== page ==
So many failures of government bureaucracy come to mind when riding Calgary Transit these days. Their linear negative thinking erodes public confidence. It’s a common failure of all public transit systems. A route has a problem and ridership falls, so you make the route worse and ridership falls again. Eventually, the route gets terminated.
A smart government would ask what needs to be done to increase ridership. More frequency, additional stops, expanded range, more community exposure, elimination of drug users from the areas, improved safety, connection timings — so many things to consider but ignored.
Rampant drug use on the trains and platforms continues to plague users. Riding the train after dark can be very stressful as aggressive drunks or drug-addled people invade your safe space. It’s so common that some people are getting desensitized.
It’s sad as transit can be so much more and bring far-reaching benefits. In the real world, we just shake our heads and sigh. Vulnerable persons on transit are seniors, children, disabled people, and now everyone else due to the risks.
Kevin Egan, Calgary
Just bluster on bike bells
Re: Letter to the Editor, Oct. 11
Perhaps Phillip Bass should get a hearing check before encouraging bikers to ditch their bike bells and adopt the 1950s “squeeze-the-bulb” bike horn technology.
Banning bike bells — what’s next? Mandatory banana seats and monkey bars?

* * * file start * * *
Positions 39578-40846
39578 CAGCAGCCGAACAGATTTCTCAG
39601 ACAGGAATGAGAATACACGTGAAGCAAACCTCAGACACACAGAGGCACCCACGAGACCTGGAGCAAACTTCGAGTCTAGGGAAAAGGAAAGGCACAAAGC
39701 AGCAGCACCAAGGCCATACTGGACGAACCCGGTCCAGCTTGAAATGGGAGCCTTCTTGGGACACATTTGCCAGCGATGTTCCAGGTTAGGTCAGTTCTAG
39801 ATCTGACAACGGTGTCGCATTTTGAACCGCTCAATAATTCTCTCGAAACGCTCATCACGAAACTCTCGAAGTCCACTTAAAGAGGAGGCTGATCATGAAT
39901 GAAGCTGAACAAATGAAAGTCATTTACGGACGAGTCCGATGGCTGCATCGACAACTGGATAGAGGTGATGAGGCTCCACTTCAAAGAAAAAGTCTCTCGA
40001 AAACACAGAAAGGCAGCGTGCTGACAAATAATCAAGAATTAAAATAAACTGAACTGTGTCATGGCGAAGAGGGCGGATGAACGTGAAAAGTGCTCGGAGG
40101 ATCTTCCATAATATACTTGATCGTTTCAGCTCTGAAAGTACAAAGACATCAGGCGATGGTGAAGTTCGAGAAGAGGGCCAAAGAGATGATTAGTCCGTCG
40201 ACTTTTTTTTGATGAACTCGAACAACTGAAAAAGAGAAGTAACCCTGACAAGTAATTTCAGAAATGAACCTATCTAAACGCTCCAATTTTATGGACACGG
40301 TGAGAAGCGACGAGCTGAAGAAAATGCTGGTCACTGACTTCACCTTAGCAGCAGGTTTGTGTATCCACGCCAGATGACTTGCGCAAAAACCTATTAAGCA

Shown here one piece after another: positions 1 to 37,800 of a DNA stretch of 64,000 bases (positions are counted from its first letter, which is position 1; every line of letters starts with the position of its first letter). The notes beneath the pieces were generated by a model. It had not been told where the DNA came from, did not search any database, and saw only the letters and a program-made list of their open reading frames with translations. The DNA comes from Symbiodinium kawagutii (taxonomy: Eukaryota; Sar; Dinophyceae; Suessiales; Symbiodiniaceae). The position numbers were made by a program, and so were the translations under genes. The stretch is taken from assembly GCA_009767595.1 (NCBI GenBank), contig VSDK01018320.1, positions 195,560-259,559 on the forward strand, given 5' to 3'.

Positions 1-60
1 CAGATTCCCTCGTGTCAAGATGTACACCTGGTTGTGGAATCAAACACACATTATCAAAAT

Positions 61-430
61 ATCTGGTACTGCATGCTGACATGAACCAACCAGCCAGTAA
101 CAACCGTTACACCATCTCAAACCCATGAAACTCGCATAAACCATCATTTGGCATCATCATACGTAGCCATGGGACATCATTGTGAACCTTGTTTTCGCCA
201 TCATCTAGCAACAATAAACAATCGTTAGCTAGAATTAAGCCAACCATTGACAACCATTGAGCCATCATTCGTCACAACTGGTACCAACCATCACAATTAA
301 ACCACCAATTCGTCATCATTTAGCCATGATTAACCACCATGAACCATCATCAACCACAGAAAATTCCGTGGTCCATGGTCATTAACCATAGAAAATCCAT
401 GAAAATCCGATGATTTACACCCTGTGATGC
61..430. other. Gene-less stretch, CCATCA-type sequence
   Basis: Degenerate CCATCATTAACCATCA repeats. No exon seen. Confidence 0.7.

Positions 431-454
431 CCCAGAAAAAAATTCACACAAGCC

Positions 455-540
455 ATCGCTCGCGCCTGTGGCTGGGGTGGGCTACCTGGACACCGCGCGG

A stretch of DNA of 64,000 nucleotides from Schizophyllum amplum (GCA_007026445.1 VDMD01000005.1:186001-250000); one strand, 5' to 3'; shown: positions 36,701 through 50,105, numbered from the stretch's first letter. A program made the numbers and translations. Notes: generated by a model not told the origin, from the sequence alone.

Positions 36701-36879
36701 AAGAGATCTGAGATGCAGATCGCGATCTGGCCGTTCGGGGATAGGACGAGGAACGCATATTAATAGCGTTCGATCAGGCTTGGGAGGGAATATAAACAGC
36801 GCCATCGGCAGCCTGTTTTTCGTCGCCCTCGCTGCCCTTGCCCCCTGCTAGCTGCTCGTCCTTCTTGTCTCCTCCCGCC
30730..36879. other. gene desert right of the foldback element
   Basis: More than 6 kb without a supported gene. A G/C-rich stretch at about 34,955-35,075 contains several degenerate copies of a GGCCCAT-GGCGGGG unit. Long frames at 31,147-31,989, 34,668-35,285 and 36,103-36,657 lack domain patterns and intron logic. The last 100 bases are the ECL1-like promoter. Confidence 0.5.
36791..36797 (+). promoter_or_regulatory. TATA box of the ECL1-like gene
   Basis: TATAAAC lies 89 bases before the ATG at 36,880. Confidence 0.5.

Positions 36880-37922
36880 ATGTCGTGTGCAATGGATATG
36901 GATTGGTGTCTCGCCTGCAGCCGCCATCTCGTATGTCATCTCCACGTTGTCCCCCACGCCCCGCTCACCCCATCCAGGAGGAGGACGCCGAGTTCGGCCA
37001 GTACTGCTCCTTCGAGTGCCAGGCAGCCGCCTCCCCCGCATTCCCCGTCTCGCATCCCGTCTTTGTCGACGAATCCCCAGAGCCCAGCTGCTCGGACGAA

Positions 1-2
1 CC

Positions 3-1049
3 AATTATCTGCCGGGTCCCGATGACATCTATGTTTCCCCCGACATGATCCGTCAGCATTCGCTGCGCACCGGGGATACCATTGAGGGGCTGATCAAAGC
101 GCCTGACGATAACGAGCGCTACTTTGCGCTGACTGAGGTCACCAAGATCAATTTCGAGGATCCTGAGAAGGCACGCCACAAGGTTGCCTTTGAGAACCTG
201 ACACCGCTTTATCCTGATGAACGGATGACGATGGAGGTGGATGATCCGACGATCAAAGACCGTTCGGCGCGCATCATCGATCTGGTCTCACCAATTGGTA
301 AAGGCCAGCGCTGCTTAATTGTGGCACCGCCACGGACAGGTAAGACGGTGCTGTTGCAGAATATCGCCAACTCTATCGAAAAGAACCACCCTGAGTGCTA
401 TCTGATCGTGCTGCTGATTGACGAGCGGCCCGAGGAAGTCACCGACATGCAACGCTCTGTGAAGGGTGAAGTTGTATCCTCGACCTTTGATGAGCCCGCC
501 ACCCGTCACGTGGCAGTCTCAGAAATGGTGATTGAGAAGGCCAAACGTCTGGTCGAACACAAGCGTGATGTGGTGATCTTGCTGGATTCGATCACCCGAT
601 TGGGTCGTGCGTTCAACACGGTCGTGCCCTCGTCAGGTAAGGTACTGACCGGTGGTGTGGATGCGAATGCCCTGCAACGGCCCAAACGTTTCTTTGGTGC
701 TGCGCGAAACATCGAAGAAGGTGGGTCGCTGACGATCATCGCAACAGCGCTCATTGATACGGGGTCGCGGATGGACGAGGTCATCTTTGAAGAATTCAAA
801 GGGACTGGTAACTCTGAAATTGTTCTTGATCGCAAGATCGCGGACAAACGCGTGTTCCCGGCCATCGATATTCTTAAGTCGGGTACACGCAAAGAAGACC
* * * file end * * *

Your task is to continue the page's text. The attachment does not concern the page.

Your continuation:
Rob Butler, Calgary
Better treatment will retain health workers
Re: Everything’s bigger in Texas — even its herd of Canadian health workers, Opinion, Oct. 5
Dom Lucyk’s op-ed recycles an old story about the number of Canadian health-care workers practising in the U.S. but offers little more than conjecture on the underlying causes. Doctors and nurses left Alberta in droves after the abysmal treatment by the UCP — from tearing up contracts with doctors, to suggesting cuts in pay to nurses after stressful and traumatizing experiences during the pandemic. These, more than anything, contribute to stressful workplaces, burnout and staffing shortages.
To suggest that expanding the use of private clinics to offer more choice to workers is also a mythical old story. It ignores the fact that privatization exacerbates myriad problems with our health-care system. For-profit clinics cost more, worsen shortages and thus increase wait times.
Let’s invest in public health care and utilize more single-entry models and “smooth scheduling,” pioneered by Toronto’s University Network and the Institute for Hospital Optimization, which have proven results.
Mare Donly, Calgary
Call Hamas what they are: terrorists
I turned to CBC News this past weekend for the latest on the war in Israel. I watched in horror as the world learned of the atrocities committed by Hamas. As it became clear that hundreds of innocent Israeli civilians were murdered, raped, maimed and taken hostage, I was dumbfounded to hear CBC journalists stumble over their words as they struggled to call Hamas a militia group. Hamas is a terrorist organization, labelled as such by the Canadian government in 2002.
Turns out, CBC executives explicitly directed journalists not to refer to Hamas as terrorists. So Hamas is a militia now made up of militants?
Shame on CBC.
Nancy Forbes, Calgary
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